What is legitimate interests?

Legitimate interests is the most flexible legal basis and, along with consent, is the one that lends itself most easily to sales and marketing activities. But that doesn’t mean you have a free pass to do whatever you want.

There are three elements to it. You need to identify a legitimate interest for the data processing, show that the processing is necessary to achieve it and prove you have balanced this against the interests, rights and freedoms of the individual.

The legitimate interests can be your own interests or the interests of third parties, and can include commercial interests, individual interests or broader societal benefits.


What is a Legitimate Interests Assessment (LIA)?

If you decide to use legitimate interests as a lawful basis, then a Legitimate Interests Assessment (LIA) must be completed in all cases. A LIA is basically a risk assessment that ensures you’ve gone through a comprehensive decision-making process and have balanced your own interests against those of the individual.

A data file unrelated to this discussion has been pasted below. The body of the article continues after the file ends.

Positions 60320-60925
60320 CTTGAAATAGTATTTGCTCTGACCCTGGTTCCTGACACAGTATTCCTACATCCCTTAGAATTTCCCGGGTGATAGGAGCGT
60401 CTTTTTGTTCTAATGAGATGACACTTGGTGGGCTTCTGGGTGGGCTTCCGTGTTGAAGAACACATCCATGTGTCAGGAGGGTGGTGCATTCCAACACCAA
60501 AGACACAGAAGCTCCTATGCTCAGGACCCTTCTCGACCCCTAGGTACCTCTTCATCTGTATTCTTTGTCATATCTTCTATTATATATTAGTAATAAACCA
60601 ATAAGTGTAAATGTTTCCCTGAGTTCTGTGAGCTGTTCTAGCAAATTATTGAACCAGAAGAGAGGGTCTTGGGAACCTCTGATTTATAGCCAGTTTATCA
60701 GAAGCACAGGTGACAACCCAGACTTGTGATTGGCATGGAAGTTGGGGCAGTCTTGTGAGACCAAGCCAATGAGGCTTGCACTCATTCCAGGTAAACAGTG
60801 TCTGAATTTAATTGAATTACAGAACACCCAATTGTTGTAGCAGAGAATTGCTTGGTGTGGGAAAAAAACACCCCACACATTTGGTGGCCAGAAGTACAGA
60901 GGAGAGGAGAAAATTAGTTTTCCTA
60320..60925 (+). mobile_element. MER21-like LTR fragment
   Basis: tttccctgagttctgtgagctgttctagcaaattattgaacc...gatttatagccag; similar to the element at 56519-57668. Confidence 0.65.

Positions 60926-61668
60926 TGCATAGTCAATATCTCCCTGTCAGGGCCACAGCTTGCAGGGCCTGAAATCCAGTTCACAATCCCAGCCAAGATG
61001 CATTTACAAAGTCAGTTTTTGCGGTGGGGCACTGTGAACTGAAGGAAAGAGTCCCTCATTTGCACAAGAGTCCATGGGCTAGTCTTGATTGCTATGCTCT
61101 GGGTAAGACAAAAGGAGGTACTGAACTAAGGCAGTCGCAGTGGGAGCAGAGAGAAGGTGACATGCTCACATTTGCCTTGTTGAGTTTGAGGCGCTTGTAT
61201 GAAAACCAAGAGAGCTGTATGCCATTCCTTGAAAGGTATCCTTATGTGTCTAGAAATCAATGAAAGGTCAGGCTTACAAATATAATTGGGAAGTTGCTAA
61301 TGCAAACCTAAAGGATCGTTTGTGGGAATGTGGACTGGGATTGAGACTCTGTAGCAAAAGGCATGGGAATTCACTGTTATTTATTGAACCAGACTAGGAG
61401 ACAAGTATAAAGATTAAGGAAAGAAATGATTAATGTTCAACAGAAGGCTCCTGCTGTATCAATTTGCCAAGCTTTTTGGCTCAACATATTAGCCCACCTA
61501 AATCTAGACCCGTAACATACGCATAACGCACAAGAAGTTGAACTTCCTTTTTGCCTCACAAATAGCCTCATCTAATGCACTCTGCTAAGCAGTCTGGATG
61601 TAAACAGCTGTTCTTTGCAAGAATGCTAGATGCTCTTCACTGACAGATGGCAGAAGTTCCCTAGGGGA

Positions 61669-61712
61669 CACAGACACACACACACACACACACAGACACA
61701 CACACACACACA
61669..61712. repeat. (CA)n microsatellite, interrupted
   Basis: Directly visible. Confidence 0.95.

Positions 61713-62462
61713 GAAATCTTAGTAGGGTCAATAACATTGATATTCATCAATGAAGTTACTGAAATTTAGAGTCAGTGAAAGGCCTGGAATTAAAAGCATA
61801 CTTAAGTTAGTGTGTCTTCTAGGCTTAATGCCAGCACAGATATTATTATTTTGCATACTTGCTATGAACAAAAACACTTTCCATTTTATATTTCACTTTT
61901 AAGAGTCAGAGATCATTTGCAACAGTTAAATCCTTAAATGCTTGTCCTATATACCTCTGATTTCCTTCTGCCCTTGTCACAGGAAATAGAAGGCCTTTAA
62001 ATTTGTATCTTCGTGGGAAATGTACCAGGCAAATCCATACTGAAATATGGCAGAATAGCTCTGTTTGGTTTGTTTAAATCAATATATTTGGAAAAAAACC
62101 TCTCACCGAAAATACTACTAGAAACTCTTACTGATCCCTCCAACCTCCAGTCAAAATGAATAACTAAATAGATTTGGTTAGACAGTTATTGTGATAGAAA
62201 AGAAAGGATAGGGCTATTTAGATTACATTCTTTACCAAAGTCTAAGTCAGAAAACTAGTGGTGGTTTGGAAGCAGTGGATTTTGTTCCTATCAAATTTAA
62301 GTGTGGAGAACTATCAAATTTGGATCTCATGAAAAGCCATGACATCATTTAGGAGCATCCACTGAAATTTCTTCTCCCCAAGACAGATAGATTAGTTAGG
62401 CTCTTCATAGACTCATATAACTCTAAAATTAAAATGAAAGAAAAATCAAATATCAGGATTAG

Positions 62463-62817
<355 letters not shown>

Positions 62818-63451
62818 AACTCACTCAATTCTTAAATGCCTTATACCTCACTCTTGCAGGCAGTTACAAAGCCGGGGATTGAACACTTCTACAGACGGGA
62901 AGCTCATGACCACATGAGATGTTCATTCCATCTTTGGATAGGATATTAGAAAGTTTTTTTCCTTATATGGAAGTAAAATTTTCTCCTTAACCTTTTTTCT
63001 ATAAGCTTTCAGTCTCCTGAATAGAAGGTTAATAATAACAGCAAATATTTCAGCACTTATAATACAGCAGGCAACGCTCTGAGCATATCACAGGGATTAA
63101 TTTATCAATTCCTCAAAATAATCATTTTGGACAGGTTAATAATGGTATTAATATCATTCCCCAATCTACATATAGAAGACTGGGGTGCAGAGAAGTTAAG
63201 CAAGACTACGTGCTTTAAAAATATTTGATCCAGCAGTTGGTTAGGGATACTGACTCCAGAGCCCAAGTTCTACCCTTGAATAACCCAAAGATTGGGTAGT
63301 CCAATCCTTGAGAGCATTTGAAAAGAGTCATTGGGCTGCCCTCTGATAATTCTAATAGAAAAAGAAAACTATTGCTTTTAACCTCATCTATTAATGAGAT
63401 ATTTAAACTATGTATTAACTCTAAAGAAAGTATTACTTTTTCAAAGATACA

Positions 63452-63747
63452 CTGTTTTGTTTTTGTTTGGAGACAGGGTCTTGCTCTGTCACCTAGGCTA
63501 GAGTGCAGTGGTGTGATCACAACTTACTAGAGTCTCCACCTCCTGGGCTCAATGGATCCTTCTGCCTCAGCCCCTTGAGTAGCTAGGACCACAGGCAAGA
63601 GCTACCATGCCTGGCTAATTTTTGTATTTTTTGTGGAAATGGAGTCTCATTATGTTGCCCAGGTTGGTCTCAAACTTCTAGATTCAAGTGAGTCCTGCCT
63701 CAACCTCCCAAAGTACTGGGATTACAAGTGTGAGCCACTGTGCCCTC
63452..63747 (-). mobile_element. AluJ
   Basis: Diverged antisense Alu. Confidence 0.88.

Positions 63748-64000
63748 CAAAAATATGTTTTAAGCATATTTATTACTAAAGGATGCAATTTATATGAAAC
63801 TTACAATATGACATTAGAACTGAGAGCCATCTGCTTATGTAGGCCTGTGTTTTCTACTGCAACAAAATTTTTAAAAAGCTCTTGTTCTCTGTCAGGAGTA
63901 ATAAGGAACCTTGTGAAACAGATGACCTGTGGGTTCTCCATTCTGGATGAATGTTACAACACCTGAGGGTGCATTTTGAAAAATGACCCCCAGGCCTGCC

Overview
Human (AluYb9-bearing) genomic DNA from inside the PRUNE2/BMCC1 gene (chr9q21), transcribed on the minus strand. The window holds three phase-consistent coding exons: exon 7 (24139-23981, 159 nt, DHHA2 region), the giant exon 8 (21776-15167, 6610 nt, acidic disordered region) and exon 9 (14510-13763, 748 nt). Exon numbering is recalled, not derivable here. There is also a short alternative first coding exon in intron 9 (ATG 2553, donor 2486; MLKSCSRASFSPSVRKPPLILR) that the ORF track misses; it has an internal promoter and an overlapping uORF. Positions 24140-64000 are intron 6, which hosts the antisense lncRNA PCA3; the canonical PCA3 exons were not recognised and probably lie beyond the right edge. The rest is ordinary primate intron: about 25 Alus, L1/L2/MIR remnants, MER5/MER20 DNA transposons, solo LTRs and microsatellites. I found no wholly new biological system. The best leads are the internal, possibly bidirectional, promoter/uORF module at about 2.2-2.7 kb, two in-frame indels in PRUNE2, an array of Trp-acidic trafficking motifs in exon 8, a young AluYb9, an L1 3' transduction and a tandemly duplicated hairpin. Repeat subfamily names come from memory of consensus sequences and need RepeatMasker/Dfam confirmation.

There is no standard format for doing this, however you must be able to prove you’ve considered everything and can justify the outcome.

The Information Commissioner’s Office (ICO), the organisation tasked with enforcing GDPR in the UK, is expected to release further guidance on this at some point. In the meantime, the Data Protection Network has put together this handy Legitimate Interests Assessment template.


What types of activity might legitimate interests cover?

While GDPR doesn’t detail all the circumstances under which legitimate interests may apply, there is one overriding rule – the rights of the individual are the most important thing. If the interests of the data controller (you) are overridden by the interests or rights of the individual, then legitimate interests can’t be used as the legal basis. If the same result can be achieved in a different way, then it also doesn’t apply.

For example, in the case of direct marketing, if an individual objects to receiving your communications then your legitimate interest as a controller will be overridden.

Again, the DPN has pulled together a detailed overview, along with examples, which can be downloaded here.


What is classed as consent?